Full-boil oil

01/28/22
  • Energy sector portion of earnings season in full swing
  • Oil stocks have soared in January as broad market struggles
  • Some crude oil catalysts could have two edges

Although the market is still above Monday’s sell-off low, the S&P 500 (SPX) dipped into correction territory for the fourth time this week after surrendering yesterday’s early gains. But the following chart gives an idea of how much deeper the index’s hole would be if not for the energy sector, which was up around 20% for the year on Thursday morning:

Chart 1: S&P 500 sector year-to-date returns. Sector performance chart. Energy…and the rest

Source: Power E*TRADE. Performance as of 9:45 a.m. ET on 1/27/22. (For illustrative purposes. Not a recommendation.)


Aside from a more or less breakeven financial sector, energy stocks have been a green island in a sea of red.

If there was any mystery about the oil patch’s recent Teflon performance, the following chart will make things crystal clear. March WTI crude oil futures (CLH2) hit yet another new contract high ($88.54/barrel) on Thursday before they slid into the red for the day. Nonetheless, the market was up more than 17% this month, and oil prices are as high as they’ve been since early October 2014:

Chart 2: March WTI crude oil (CLH2), 11/18/21–1/27/22. March WTI crude oil (CLH2) price chart.

Source: Power E*TRADE. (For illustrative purposes. Not a recommendation.)


When you’re in the business of acquiring, refining, or supplying a certain raw commodity, your bottom line tends to get a boost when the price of that commodity increases more than 570% over the past 21 months and around 33% over just the past six weeks. But if the oil rally explains much of the energy sector’s strength, what explains the oil rally?

Crude crashed along with the stock market in Spring 2020, and more or less tracked with equities to the upside during the record-setting rebound that followed, and for much the same reason—anticipation of a revived global economy, which had ground to a halt during the pandemic’s initial lockdown phase. No economic activity, no oil demand. Renewed economic activity, renewed oil demand. But that doesn’t necessarily explain the most recent activity, as oil and oil stocks continued to push to new highs while the bulk of the stock market suffered its steepest decline in nearly two years.

Morgan Stanley analysts recently forecasted European (Brent) crude oil prices—which trade at a slight premium to US (WTI) oil prices—could reach $100/barrel in the second half of the year because of a “triple deficit” of inventories, spare capacity, and investment.1 (The oil industry has not been immune to the supply chain issues that have impacted virtually every corner of the economy.)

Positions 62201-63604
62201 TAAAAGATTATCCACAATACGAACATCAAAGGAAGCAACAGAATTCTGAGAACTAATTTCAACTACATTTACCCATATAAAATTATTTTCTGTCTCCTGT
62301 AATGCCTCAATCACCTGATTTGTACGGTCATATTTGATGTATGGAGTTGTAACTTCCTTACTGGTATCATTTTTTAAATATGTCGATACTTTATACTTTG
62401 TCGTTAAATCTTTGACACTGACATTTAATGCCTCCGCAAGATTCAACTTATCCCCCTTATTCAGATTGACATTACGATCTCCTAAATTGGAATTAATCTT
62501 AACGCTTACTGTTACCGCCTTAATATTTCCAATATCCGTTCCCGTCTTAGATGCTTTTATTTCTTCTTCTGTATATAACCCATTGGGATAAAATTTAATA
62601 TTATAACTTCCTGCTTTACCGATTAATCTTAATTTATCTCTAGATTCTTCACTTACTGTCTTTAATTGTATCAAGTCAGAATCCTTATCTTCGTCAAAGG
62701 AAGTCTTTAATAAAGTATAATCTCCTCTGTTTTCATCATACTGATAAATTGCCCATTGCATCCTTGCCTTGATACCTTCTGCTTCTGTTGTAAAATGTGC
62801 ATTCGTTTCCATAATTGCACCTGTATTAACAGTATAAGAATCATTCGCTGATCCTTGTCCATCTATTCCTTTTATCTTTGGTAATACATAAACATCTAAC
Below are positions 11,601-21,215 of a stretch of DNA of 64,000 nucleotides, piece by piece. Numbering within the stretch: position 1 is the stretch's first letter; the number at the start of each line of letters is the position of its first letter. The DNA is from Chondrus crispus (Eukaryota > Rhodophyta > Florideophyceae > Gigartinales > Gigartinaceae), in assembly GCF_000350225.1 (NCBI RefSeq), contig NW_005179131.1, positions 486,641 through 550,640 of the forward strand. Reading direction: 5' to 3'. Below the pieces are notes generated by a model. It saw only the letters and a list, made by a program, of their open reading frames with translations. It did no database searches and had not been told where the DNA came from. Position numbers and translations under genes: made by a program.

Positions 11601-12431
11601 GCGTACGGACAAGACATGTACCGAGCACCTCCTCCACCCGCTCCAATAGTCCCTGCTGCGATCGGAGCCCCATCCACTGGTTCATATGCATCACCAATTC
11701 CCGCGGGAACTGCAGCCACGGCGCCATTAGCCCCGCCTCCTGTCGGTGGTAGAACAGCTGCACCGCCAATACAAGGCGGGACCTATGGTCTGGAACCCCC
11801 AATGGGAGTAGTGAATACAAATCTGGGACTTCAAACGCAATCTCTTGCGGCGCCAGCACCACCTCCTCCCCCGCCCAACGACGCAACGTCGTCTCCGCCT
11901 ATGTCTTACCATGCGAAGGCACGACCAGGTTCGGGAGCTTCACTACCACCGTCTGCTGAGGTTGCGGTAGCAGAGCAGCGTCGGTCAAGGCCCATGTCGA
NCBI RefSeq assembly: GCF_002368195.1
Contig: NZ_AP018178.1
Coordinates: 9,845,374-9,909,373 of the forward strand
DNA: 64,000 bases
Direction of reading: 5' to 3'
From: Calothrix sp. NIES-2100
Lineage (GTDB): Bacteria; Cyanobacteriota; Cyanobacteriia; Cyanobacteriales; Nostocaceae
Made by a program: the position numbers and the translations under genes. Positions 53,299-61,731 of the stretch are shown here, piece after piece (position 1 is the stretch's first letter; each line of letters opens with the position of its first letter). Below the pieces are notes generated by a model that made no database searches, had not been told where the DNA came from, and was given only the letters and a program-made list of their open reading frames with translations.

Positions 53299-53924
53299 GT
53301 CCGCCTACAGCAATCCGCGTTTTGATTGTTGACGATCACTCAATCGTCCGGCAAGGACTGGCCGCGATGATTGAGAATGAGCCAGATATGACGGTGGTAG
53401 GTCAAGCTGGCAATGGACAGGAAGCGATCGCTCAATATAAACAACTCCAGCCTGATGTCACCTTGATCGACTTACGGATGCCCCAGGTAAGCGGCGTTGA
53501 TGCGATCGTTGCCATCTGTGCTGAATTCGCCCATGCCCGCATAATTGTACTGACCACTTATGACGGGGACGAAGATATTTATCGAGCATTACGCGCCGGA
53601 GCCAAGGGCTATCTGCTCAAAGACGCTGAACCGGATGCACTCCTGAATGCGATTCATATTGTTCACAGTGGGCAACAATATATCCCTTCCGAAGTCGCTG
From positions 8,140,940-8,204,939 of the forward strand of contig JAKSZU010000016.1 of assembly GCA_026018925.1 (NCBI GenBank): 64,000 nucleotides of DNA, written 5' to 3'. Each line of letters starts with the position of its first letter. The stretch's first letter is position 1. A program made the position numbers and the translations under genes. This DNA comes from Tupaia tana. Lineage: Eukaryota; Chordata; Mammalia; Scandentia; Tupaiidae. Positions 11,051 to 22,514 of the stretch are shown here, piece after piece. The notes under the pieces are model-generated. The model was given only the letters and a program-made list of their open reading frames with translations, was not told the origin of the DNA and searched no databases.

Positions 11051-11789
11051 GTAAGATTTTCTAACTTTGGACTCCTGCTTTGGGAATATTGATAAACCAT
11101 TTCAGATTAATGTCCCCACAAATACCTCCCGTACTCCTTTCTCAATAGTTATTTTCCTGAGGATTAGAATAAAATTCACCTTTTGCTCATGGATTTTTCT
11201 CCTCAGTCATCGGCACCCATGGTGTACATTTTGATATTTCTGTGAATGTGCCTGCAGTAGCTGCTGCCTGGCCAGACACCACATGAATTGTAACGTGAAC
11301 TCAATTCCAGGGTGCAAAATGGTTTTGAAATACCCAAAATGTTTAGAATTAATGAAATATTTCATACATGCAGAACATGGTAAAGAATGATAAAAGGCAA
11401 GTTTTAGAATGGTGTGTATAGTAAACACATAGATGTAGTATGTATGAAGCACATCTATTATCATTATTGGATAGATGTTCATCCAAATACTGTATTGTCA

But there’s been another catalyst at work in the most recent leg of the oil rally—concerns that Russia may invade Ukraine. Russia is Europe’s largest oil supplier and Ukraine is also a major hub for Russian natural gas supplies.2 Any conflict could potentially impact energy infrastructure in the region, as well as trigger sanctions against Russia—all of which could potentially drive up energy prices across the board.3

As it often does, uncertainty is generating volatility—upside volatility, that is, in oil and oil stocks. But as traders who’ve studied the 1991 Gulf War and the 2003 invasion of Iraq know, the uncertainty of conflicts that are expected to disrupt the energy industry can have a bigger impact on oil prices than the conflicts themselves. In both those cases, oil rallied in the lead-up to military action, then retreated when it actually began.

Analogs are never perfect, and no one knows what’s going to happen with Russia and Ukraine. But catalysts come and go, and some traders may wonder whether any resolution short of a full-blown military confrontation could at least temporarily diminish some of the bullish tailwinds the oil patch has been enjoying.

Market Mover Update: As of Thursday, there were nine US-traded commodities (palladium, WTI crude oil, heating oil, Brent crude oil, orange juice, RBOB gasoline, natural gas, soybean oil, hogs) that were up at least 10% for the year, and only one (lumber) that was down 10% or more.

Today’s numbers include (all times ET): Personal Income and Outlays (8:30 a.m.), Employment Cost Index (8:30 a.m.), PCE Price Index (8:30 a.m.), Consumer Sentiment (10 a.m.).

Today’s earnings include: Chevron (CVX), Colgate-Palmolive (CL), Phillips 66 (PSX), Caterpillar (CAT).

 

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1 Reuters. Morgan Stanley expects oil at $100 a barrel in second half of year. 1/21/22.
2 EIA.gov. Russia overview. 12/13/21.
3 CNN.com. Gas prices could soar if Russia invades Ukraine. 1/21/22.

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